Hawaii chicken line

High Quality, High Value, Always in Fashion

On the Big Island of Hawaii, there is a local food called huli huli chicken (pronounced hoolee hoolee). The guys who make and sell this chicken (to my knowledge, just two or three sellers on the east side of the island) do almost nothing right compared to “regular” retailers. And yet people line up to buy it.

Hawaii chickenHere’s how it works.

First of all, they don’t have a store or a restaurant, or even sell to a store or restaurant. Instead, they set up along the side of the road with their truck and a big grill pulled behind it on a trailer. As if that weren’t bad enough, you never even know when or where you’ll be able to buy it. It’s completely random!

They might set up on a Tuesday along the road to Kamuela, or on Saturday on the way to Hilo. It might be morning, or it might be afternoon or evening. It’s whenever the guy wants to do it. The price may change. There is no signage—no display or visual merchandising whatsoever. It’s just a grill behind a truck.

But people know that when you see that truck selling huli huli chicken, you must stop and buy it, whether you want chicken just then or not. It’s too wonderful a product to pass up. You have to have it. I have personally seen long lines of people waiting for the chance to buy a chicken, and the seller always sells out in a matter of hours. This is a high-quality, high-value, always-in-fashion product that is truly wonderful—and to the enthusiastic buyers, nothing else matters!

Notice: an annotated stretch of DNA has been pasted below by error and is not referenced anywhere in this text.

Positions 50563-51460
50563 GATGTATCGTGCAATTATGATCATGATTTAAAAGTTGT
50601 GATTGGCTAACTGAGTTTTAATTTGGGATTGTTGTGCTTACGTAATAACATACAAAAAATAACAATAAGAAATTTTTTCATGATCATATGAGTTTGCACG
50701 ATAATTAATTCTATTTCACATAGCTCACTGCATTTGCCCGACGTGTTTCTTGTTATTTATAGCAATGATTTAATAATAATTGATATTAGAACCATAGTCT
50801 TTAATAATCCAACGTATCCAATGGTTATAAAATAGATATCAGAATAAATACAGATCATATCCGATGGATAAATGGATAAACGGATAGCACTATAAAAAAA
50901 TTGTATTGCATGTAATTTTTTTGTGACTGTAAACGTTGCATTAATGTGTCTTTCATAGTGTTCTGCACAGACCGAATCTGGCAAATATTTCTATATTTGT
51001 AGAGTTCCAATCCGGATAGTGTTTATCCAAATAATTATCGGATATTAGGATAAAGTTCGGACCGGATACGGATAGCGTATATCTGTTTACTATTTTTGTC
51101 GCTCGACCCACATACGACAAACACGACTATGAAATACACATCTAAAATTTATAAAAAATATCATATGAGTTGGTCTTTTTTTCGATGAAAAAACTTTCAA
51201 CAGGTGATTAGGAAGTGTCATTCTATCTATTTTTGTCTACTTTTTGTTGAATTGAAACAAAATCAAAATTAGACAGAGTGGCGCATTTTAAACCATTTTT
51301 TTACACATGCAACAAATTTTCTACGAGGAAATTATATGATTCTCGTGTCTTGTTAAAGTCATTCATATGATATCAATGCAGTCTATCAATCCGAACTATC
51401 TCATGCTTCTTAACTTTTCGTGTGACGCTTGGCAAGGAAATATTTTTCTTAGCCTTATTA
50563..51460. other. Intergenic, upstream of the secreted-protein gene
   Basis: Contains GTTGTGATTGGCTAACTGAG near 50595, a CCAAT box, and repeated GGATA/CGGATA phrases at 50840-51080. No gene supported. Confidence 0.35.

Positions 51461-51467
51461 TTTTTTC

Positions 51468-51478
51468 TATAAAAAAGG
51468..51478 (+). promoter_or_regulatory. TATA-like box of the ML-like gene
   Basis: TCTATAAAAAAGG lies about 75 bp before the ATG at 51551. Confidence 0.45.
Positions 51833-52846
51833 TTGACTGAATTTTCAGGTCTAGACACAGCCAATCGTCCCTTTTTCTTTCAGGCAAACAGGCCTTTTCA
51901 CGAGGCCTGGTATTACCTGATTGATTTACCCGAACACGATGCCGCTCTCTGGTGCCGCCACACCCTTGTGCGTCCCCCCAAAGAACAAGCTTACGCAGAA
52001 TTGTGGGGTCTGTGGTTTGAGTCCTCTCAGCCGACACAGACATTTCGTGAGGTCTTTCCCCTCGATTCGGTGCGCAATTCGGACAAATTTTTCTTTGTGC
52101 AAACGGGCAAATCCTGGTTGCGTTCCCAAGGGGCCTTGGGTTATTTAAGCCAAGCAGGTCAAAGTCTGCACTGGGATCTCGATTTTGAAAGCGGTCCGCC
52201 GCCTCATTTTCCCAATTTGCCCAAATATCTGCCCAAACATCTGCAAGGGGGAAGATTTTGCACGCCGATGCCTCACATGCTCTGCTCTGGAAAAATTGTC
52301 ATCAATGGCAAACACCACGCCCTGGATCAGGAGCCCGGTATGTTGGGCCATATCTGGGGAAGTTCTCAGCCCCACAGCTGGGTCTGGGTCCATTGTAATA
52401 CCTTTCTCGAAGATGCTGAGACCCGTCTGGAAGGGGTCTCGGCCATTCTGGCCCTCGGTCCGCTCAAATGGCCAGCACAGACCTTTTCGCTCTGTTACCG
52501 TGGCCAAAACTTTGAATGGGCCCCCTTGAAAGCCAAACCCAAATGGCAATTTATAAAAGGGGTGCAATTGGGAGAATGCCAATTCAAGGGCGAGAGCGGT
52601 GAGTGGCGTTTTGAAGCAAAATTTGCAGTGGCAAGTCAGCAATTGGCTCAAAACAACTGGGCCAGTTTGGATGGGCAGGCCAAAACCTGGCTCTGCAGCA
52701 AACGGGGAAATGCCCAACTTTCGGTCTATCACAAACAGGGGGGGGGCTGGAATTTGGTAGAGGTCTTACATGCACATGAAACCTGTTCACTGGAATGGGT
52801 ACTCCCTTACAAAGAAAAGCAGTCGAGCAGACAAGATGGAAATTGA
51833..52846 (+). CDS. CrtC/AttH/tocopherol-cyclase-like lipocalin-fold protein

High quality, high value: These particular chickens are home-grown and raised on a diet of coconut and avocado, so they’re fat and happy before they make their way to the grill. Then they are marinated in a sauce that no seller of huli huli chicken will ever divulge (but it’s a fairly intense blend of herbs, honey, and salt) and then slowly roasted over hardwood coals.  You can smell it a half mile away and it is to die for. It can’t be replicated, nor can it be passed up on any account. It is authentically good chicken.

The Five Laws of RetailAlways in fashion: There is a sense of discovery and being “in the know” about it that makes it fashionable. There’s an unspoken but palpable sense of community among the people who discover this chicken, know how great it really is, and enjoy the way it is delivered.

This is a short excerpt from my book,, The Five Laws of Retail, available for pre-order at Amazon.

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